Kay is two years older than me. We got along well. We had to, being that we were always up to something.
   A classic beauty, in my opinion, with high cheek bones, thick blonde hair, and warm eyes. She is the one who looks most like my mother.
Kay was a boy magnet when growing up. She probably wouldn’t agree with that, but there are some things that sisters just don’t forget. And she has one of the happiest laughs I’ve ever heard.
   These days, Kay lives in Westminster, Colo., and works as a corporate real estate professional focused on project management.
To this day she savors the finer things in life — fashion, décor, and food. So the recipe she sent me was no surprise.
   This is a recipe from Julia Child’s cookbook, our mother’s bible. This particular book was always out in our kitchen.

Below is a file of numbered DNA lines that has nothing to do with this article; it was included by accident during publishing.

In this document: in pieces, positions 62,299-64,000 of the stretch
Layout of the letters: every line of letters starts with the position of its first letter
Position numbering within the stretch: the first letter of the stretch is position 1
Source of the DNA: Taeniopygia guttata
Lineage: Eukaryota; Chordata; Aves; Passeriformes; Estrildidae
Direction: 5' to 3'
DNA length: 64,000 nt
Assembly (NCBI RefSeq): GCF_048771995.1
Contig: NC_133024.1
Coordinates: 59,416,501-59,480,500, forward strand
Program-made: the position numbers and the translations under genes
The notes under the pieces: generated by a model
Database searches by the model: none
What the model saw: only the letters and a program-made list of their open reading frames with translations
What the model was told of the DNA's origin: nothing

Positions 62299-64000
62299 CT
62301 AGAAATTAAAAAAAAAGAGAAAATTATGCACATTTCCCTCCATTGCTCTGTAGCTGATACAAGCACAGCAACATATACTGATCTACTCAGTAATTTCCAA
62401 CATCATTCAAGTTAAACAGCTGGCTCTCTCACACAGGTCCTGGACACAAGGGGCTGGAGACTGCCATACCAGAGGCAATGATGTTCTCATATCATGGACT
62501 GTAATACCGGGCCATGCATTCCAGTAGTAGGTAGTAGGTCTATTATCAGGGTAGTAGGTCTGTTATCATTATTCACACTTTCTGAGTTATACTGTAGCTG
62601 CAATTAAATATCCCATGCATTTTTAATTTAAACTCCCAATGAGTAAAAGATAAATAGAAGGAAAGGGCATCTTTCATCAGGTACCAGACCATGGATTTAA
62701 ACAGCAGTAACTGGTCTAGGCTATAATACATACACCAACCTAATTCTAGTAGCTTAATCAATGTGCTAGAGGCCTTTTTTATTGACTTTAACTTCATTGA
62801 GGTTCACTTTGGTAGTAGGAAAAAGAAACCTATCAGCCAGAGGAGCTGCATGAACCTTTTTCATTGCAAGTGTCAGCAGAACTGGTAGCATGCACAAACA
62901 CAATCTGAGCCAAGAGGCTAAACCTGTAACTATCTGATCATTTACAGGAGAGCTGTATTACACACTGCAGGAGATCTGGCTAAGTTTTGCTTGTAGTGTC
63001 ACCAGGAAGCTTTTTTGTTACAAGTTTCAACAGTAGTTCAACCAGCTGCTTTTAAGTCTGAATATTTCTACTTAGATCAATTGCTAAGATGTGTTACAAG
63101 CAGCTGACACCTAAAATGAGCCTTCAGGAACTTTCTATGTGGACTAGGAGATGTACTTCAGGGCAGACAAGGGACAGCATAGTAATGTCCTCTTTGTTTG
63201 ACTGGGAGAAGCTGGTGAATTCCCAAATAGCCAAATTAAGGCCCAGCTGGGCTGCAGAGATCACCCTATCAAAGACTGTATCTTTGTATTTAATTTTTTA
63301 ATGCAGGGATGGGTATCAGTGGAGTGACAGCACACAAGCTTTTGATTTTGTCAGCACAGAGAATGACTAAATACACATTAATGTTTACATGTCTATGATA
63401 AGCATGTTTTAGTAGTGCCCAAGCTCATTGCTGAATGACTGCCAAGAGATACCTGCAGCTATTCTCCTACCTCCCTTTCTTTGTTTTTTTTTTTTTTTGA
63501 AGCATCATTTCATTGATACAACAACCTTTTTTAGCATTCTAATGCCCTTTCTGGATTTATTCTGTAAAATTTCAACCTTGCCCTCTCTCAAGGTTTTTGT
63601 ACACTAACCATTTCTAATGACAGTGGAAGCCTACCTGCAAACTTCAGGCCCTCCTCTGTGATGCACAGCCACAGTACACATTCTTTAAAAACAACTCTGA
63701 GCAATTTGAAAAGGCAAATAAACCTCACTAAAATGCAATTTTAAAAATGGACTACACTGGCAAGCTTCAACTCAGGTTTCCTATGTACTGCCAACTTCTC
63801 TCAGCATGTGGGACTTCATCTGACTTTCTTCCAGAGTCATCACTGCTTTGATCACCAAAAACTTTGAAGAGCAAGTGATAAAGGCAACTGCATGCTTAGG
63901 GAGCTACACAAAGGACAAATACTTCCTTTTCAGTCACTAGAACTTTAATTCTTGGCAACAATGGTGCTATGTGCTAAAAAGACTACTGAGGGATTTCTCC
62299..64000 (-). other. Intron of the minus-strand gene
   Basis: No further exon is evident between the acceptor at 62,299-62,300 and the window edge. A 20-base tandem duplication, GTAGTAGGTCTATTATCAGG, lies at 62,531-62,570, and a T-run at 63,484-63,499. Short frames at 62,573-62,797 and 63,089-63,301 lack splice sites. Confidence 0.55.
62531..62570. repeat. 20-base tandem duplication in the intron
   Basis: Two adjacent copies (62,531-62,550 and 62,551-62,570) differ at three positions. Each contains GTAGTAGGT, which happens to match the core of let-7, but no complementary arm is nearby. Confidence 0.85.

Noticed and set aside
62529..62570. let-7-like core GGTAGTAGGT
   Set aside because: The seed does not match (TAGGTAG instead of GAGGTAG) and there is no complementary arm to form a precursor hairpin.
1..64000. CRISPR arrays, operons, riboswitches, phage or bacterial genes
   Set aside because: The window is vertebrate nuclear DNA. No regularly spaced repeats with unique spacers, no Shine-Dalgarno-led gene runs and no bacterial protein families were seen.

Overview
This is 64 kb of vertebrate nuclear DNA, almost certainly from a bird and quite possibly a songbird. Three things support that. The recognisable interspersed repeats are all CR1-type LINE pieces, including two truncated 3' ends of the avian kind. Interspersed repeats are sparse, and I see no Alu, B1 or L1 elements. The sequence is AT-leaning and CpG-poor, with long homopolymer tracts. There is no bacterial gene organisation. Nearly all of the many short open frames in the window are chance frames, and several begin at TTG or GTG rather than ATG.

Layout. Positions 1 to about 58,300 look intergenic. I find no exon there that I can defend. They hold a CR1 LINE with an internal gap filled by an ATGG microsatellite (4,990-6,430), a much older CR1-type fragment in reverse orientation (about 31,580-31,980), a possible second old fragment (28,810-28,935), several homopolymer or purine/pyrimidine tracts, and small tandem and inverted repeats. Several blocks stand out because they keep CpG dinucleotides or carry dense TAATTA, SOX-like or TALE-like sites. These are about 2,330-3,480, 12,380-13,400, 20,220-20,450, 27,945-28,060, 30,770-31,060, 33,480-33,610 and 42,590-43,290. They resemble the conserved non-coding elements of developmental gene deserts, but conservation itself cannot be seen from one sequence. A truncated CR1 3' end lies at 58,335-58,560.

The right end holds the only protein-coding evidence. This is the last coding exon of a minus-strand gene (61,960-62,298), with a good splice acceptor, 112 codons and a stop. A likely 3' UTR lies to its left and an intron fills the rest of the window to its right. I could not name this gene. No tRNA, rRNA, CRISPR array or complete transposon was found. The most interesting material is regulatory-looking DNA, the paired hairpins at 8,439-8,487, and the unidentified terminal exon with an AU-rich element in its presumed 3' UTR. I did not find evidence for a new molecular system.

I had no idea anyone ever read it, let alone cooked from it, other than my mom. So enjoy this decadent recipe that Kay is sharing with you all as her favorite.
   Bon Appetit!


Makes 5 cups to serve 6-8 people

A 3-quart porcelain or stainless steel mixing bowl
A wire whisk or electric beater
4 egg yolks
½ cup sugar (very finely granulated)
A pan of not-quite-simmering water
A basin of cold water

Beat the egg yolks and sugar together until the mixture is thick, pale yellow, and falls back upon itself forming a slowly dissolving ribbon. Set mixing bowl over the not-quite-simmering water and continue beating for 3 to 4 minutes until the mixture is foamy and too hot for your finger (ouch). Then beat over cold water for 3 to 4 minutes until the mixture is cool and again forms the ribbon. It should have the consistency of mayonnaise.

6 ounces or squares of semi-sweet baking chocolate
4 tablespoons strong coffee
6 ounces or 1½ sticks of softened unsalted butter
Small saucepan